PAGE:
Tuesday, March 5, 2024
Insights

Buy to let landlords who improve the energy efficiency of their rental stock should get tax relief

The Government should allow income tax and/or corporate tax relief for buy to let landlords who improve the energy efficiency of their rental stock.

Head of Property at accountancy firm Blick Rothenberg, Heather Powell, said: “The Government could use the Budget in a month’s time to make this announcement.”

She added: “Whilst the Government has been encouraging buy-to-let landlords to improve the energy efficiency of their properties, it’s about turn on the imposition of higher standards from April 2025 and has stopped all requirements for landlords to undertake these works, which are essential if the UK is going to reach Carbon Zero by 2050.

“If the Government is serious about improving the efficiency of rental homes (and helping people deal with the cost-of-living crisis), it should allow buy-to-let landlords to get income tax relief when making their annual tax return declarations (or corporate tax relief, if the properties are owned through a limited company).”

Heather said: “This step would ensure that the landlords get tax relief on a timely basis and would help landlords fund the investment in improving Britain’s stock of rented accommodation.

“If the Government doesn’t take this step, the reality is that landlords will not look at improving the EPC ratings of their rental stock, as there is no legal requirement, and no financial incentive as they won’t get ‘tax relief’ for these capital improvements unless (and) until they eventually sell the properties concerned, at which stage they can offset the capital improvements against the capital gain. However, if they aren’t planning to sell a property, this is clearly a ‘null relief’.”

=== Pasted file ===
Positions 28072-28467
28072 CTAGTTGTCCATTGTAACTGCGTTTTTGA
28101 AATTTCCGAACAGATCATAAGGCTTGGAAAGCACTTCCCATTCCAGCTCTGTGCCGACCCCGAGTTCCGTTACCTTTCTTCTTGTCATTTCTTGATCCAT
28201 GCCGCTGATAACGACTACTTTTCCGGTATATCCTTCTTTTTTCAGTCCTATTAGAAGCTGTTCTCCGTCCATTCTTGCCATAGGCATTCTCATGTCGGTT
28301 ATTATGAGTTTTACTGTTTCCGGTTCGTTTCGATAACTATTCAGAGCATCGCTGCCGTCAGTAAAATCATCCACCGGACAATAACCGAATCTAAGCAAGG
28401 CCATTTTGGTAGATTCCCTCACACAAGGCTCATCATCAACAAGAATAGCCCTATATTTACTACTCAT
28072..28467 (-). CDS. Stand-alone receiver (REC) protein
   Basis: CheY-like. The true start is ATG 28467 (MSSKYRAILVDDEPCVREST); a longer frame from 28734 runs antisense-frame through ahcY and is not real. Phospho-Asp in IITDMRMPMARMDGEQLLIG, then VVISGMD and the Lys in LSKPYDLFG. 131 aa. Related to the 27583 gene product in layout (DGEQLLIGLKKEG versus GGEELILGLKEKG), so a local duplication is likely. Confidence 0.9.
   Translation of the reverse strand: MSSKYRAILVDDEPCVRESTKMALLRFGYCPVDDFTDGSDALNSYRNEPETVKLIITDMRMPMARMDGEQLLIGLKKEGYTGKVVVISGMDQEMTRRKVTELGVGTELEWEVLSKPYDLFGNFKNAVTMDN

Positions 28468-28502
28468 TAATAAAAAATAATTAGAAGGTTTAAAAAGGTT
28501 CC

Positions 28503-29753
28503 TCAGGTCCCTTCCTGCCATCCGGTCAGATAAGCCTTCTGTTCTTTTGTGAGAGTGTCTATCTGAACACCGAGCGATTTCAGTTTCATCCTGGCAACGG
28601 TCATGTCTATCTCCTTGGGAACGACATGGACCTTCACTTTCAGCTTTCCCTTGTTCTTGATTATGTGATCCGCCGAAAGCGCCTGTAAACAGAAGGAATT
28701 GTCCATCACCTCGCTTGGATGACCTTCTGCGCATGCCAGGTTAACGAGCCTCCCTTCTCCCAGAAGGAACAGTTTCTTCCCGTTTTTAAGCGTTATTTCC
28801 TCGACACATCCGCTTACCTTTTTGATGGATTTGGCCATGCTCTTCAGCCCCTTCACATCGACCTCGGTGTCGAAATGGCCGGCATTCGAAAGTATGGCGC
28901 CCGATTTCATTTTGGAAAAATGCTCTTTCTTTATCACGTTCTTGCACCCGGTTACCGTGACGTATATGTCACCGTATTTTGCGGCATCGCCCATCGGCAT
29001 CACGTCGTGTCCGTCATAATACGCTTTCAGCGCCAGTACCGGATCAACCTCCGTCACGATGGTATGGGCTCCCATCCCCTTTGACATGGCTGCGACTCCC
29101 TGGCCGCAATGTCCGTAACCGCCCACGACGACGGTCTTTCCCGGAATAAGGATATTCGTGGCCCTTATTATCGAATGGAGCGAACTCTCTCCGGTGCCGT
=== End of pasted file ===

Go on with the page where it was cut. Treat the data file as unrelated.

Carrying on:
Heather added: “So how could the process work in practice? To ensure that any tax relief provided in this regard is ‘robust’ from a systems and value-for-money perspective, the Government could ensure that landlords have to meet all the following requirements:

  • They obtain an initial EPC rating showing the energy efficiency status of the property ‘today’ with a list of recommended improvements.
  • They undertake the work required (and have receipts etc. in this regard); and
  • Then get an updated EPC rating showing the impact of the relevant improvements.

Relief should only be provided once all the above steps have been satisfied.”

“So, what about private homeowners? The Government could – if it wished – easily expand this proposal to ensure that private homeowners could go through the same process and claim a grant.”